Facts are stubborn things, unfortunately not nearly as stubborn as factoids. And nowhere do factoids trump facts more frequently than in the immigration debate. The latest example comes from Pat Buchanan in his new book, "State of Emergency: The Third World Invasion and Conquest of America," where Buchanan regurgitates factoids ad nauseam, all with the purpose of blaming Mexicans for just about everything wrong with America.
The problem is, some of Buchanan's "facts" are mere factoids. Let's take one of the most stubborn factoids to emerge in the immigration debate, one that Buchanan cites as do other commentators: 95 percent of all the outstanding homicide warrants in Los Angeles, which total 1,200-1,500, are for illegal aliens. Sounds pretty damning, that is until you try to pin down where it came from and what it means.
I've been tracking this particular factoid for a while, since it crops up over and over again, and I've even exchanged e-mails with the source, Heather Mac Donald of the Manhattan Institute. In 2004, Mac Donald wrote an article for the Manhattan Institute's City Journal, "The Illegal Alien Crime Wave," in which she first used this statistic.
The problem is, the Los Angeles Police Department doesn't collect information on the immigration status of criminals, much less suspects, so there is no database of how many illegal aliens are wanted on outstanding homicide warrants. When I asked Mac Donald to provide her source, she said, "The LAPD fugitive warrants section gave me that figure." I don't doubt Mac Donald's word -- she is an old friend. Someone, Mac Donald won't say who, undoubtedly gave her this misinformation. But several calls to the LAPD elicited the same response: We don't collect such information -- which was borne out by searching all available databases and talking to respected criminologists.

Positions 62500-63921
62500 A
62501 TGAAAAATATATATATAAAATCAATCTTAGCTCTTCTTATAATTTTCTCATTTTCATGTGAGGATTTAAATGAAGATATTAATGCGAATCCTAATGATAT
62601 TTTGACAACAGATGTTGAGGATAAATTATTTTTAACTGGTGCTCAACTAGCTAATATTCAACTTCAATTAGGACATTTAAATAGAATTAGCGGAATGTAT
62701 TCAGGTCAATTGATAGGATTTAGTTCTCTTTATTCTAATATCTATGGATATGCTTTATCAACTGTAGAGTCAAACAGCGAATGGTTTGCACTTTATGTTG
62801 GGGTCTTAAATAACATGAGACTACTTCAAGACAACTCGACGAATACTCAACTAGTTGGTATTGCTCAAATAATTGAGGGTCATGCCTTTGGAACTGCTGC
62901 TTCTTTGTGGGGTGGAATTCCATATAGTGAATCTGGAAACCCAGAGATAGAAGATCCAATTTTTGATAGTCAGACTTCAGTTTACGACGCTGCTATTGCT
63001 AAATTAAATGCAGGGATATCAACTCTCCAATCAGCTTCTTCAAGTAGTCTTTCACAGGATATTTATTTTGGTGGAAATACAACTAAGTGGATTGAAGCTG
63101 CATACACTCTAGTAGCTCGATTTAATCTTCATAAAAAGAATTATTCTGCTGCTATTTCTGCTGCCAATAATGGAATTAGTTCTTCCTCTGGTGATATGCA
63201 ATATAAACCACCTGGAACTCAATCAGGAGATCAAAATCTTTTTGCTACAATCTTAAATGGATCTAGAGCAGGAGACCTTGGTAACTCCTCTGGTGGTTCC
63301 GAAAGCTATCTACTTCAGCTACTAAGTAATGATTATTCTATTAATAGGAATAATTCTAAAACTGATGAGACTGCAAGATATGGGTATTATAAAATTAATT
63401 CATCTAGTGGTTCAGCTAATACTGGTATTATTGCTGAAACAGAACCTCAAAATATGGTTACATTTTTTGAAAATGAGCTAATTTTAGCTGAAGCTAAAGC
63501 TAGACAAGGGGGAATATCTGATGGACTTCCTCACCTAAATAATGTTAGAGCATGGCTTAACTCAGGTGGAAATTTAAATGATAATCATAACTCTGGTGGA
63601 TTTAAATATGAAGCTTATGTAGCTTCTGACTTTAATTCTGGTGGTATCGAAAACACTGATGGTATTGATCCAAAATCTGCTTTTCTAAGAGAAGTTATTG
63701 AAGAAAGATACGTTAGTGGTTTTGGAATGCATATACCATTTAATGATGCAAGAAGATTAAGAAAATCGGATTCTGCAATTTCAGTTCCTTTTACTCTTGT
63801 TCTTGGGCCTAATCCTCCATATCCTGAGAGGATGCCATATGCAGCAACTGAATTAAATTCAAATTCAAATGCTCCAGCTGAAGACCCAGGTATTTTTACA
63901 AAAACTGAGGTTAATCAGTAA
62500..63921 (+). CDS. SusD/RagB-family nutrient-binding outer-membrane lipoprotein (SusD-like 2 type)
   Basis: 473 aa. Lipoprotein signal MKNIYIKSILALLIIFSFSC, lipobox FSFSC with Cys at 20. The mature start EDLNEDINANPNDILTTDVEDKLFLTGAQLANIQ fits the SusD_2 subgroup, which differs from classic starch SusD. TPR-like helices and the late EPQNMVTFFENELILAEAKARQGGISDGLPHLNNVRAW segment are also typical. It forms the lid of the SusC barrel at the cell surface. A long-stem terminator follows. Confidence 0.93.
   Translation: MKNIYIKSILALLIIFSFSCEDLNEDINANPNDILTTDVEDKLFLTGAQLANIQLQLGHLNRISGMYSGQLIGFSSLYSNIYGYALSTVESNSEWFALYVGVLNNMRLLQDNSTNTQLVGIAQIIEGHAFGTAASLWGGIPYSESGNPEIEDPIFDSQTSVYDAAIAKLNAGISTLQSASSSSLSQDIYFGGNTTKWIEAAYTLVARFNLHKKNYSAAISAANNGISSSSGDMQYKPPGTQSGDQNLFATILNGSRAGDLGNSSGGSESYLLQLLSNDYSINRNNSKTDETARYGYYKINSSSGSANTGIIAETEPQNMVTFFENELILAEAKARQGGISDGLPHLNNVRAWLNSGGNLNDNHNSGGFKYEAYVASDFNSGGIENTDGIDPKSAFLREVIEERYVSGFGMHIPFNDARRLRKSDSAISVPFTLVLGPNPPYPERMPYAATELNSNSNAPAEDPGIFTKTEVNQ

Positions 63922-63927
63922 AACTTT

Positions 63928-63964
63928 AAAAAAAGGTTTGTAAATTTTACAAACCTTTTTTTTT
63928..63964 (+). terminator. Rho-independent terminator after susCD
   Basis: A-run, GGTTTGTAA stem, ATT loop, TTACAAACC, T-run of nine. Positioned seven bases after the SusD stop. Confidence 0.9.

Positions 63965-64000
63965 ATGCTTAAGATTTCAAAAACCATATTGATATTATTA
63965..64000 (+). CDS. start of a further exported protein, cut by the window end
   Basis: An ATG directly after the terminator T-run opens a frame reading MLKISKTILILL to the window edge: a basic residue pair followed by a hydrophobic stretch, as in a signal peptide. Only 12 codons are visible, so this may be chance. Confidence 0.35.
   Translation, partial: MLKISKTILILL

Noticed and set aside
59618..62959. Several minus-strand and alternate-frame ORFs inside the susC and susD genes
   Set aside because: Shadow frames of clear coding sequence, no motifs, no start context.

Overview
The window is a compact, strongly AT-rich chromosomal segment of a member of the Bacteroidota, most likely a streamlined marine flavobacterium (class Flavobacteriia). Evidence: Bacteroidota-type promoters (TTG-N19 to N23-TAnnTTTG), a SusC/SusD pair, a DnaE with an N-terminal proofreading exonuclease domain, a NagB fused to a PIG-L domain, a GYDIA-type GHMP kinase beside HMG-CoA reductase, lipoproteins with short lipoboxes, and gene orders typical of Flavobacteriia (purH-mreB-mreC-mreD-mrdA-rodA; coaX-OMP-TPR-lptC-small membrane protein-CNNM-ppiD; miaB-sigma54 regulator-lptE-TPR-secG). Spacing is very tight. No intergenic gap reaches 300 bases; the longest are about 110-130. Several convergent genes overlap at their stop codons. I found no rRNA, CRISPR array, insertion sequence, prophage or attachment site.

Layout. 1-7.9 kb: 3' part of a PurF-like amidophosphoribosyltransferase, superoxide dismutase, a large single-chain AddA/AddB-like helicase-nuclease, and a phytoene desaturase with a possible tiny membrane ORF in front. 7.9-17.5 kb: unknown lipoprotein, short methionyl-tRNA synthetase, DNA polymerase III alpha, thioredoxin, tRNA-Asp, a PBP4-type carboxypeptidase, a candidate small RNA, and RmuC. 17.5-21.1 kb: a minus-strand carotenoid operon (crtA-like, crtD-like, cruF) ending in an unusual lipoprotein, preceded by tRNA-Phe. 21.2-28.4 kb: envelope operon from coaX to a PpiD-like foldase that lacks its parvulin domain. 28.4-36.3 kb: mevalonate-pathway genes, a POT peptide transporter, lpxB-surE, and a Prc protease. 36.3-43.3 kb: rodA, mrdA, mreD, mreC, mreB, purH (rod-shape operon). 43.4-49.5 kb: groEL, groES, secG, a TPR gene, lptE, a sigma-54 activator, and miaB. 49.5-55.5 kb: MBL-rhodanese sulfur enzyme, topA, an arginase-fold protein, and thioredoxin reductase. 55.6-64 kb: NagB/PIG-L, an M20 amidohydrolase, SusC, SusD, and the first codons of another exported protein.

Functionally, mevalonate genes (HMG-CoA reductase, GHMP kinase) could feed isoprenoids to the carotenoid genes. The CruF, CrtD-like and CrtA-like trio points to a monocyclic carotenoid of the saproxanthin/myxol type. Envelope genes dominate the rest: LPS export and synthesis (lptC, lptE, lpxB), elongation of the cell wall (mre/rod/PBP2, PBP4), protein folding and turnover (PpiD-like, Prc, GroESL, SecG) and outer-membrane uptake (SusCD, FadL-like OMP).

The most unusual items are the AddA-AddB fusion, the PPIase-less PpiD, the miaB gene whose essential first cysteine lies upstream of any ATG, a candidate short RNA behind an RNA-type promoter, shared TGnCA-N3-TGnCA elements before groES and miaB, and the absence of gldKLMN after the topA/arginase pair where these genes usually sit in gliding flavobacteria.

The statistics on immigrants and crime are shocking -- but not for the reasons Buchanan et al. would have you believe. It's hard to pin down statistics on how many crimes are committed by immigrants (or all Hispanics, for that matter) because the Bureau of Justice Statistics (the largest source of data) collects information broken down by race and gender, but not ethnicity or country of birth. However, it is possible to examine who's in jail or prison by nativity, which should be a pretty good proxy for determining who is committing serious crimes. And when you look at this data, the results are little short of amazing.
University of California professor Ruben Rumbaut, an expert on immigration and crime, looked at 2000 Census data on the institutionalized population in the United States, most of whom are in prisons, and came up with these astonishing facts. Immigrants are far less likely to be in jail or prison than other U.S. residents (the database covers federal, state, county and local prisons and jails). Of the U.S. population of 45.2 million men ages 18-39 (those most likely to be in the criminal population), 3 percent were incarcerated, or about 1.3 million at the time of the 2000 Census. But of these, blacks, whites and U.S.-born Hispanics had incarceration rates that dwarfed those of immigrants. Only .7 percent of Mexican-born males were in prison or jail, compared with 3.51 percent of all U.S.-born males, which includes 1.71 percent of non-Hispanic whites, 11.6 percent of blacks and 5.9 percent of Mexican Americans. Indeed, for all foreign-born groups, immigrants have lower incarceration rates than all U.S.-born racial and ethnic groups do, including whites.